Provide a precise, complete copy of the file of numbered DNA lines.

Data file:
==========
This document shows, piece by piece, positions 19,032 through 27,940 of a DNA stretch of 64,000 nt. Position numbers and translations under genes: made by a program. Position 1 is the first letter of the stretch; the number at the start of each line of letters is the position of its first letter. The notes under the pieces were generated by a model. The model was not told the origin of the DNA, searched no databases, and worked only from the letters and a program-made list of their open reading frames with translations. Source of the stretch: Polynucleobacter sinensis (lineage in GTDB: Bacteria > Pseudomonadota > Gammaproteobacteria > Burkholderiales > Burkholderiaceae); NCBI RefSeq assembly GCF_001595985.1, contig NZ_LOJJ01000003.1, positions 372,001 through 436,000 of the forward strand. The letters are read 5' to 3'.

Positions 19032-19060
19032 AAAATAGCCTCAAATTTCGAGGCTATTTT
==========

This document shows, piece by piece, positions 19,032 through 27,940 of a DNA stretch of 64,000 nt. Position numbers and translations under genes: made by a program. Position 1 is the first letter of the stretch; the number at the start of each line of letters is the position of its first letter. The notes under the pieces were generated by a model. The model was not told the origin of the DNA, searched no databases, and worked only from the letters and a program-made list of their open reading frames with translations. Source of the stretch: Polynucleobacter sinensis (lineage in GTDB: Bacteria > Pseudomonadota > Gammaproteobacteria > Burkholderiales > Burkholderiaceae); NCBI RefSeq assembly GCF_001595985.1, contig NZ_LOJJ01000003.1, positions 372,001 through 436,000 of the forward strand. The letters are read 5' to 3'.

Positions 19032-19060
19032 AAAATAGCCTCAAATTTCGAGGCTATTTT